Climate change is outpacing the ability of birds and other species to adapt to their changing environment, according to an international team of scientists.
A newly discovered ancient star, containing what is said to be a record-low amount of iron, carries evidence of a class of even older stars.
A virus scanner for a smartphone might not sound too exciting at first, but the device in question doesn't search for the latest malware; it scans biological samples for real viruses.
Electronic voltammetric tongues could help detect bladder cancer in its earliest stages with a small urine sample.
The renal probes are injected into the bloodstream and light up when they detect molecular changes caused by the onset of acute kidney failure.
Scientists have known insects experience something like pain since 2003, but new research has shown that insects also experience chronic pain that lasts long after an initial injury has healed.
The adhesive properties of mussels, and the possibility of their use in a wide range of surface engineering applications, have been detailed by US and Chinese researchers.
Researchers have discovered a gene that determines whether roots grow deep or shallow in the soil — and could be altered to help plants adapt to changing climates.
The semen of the male sea lamprey contains spermine, a highly specific and potent pheromone, which attracts ready-to-mate female sea lampreys.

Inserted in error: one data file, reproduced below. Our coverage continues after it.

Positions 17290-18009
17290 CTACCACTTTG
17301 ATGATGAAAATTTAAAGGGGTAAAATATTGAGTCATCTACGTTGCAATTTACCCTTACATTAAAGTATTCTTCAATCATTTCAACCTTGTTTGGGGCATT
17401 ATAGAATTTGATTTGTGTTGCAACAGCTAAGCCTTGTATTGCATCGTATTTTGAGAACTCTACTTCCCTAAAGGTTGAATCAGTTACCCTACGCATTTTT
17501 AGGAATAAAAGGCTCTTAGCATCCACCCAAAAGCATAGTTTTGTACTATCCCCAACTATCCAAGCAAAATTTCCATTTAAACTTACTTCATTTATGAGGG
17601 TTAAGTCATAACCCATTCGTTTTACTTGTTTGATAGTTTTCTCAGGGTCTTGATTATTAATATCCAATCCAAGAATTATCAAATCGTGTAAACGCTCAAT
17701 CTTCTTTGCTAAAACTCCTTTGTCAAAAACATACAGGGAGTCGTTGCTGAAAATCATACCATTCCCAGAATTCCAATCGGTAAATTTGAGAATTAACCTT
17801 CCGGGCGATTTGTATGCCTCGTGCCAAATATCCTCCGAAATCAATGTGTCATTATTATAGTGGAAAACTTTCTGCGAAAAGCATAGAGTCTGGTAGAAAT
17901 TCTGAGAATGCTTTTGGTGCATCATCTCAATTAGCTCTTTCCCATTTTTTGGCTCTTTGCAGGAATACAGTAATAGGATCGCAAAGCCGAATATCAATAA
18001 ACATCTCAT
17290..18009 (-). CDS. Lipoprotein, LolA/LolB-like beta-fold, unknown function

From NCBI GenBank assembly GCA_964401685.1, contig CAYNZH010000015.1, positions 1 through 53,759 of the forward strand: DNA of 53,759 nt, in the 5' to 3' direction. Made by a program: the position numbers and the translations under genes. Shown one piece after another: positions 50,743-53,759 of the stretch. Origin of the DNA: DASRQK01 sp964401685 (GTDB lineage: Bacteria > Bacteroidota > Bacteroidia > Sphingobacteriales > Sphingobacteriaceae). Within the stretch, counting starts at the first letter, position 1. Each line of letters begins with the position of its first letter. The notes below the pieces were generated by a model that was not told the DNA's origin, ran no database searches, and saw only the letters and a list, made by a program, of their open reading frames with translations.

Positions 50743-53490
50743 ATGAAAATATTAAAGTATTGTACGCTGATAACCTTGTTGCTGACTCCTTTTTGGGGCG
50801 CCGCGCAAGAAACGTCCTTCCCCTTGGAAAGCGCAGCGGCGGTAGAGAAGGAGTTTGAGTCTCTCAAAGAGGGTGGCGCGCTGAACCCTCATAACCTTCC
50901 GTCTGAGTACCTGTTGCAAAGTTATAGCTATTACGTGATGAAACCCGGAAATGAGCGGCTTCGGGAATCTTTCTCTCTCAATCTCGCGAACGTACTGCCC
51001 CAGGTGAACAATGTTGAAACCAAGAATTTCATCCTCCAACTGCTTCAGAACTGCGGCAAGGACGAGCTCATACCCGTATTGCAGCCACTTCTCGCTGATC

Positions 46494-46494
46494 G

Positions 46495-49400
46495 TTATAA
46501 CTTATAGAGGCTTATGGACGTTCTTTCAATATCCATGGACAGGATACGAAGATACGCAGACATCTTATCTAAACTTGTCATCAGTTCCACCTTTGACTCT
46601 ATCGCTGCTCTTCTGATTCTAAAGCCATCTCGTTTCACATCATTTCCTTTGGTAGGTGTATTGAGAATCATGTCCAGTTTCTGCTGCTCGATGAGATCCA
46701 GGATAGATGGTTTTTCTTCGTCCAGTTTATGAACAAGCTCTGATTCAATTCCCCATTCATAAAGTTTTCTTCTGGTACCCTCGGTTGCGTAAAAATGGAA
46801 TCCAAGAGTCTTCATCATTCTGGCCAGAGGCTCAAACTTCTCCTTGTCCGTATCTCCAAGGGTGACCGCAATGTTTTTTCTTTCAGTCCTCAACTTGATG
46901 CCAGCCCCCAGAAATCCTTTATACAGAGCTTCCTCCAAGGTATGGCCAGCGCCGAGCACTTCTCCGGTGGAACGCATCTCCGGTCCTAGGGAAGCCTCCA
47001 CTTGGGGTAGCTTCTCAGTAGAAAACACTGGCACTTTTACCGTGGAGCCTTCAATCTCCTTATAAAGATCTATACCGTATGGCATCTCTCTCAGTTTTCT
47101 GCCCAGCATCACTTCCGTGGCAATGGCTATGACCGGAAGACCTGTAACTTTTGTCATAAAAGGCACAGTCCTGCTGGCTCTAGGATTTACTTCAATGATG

Researchers from both Singapore and Sweden have, within a day of each other, announced their own blood tests for Alzheimer's disease.
Ovarian reserve — a marker of potential female fertility based on the number of resting follicles in the ovary — has been found in a large-scale study to be adversely affected by high levels of air pollution.
Astronomers have determined the precise location of a powerful one-off burst of cosmic radio waves, thanks to the Australian Square Kilometre Array Pathfinder radio telescope.
Cranberries are highly sought after for their tangy taste and the antioxidants they contain, but a new study provides evidence that they could also help in the fight against antibiotic resistance.
Monitoring blood levels with the prick of a finger could be replaced with just a breath, thanks to a ketone-monitoring device developed at the University of Sydney.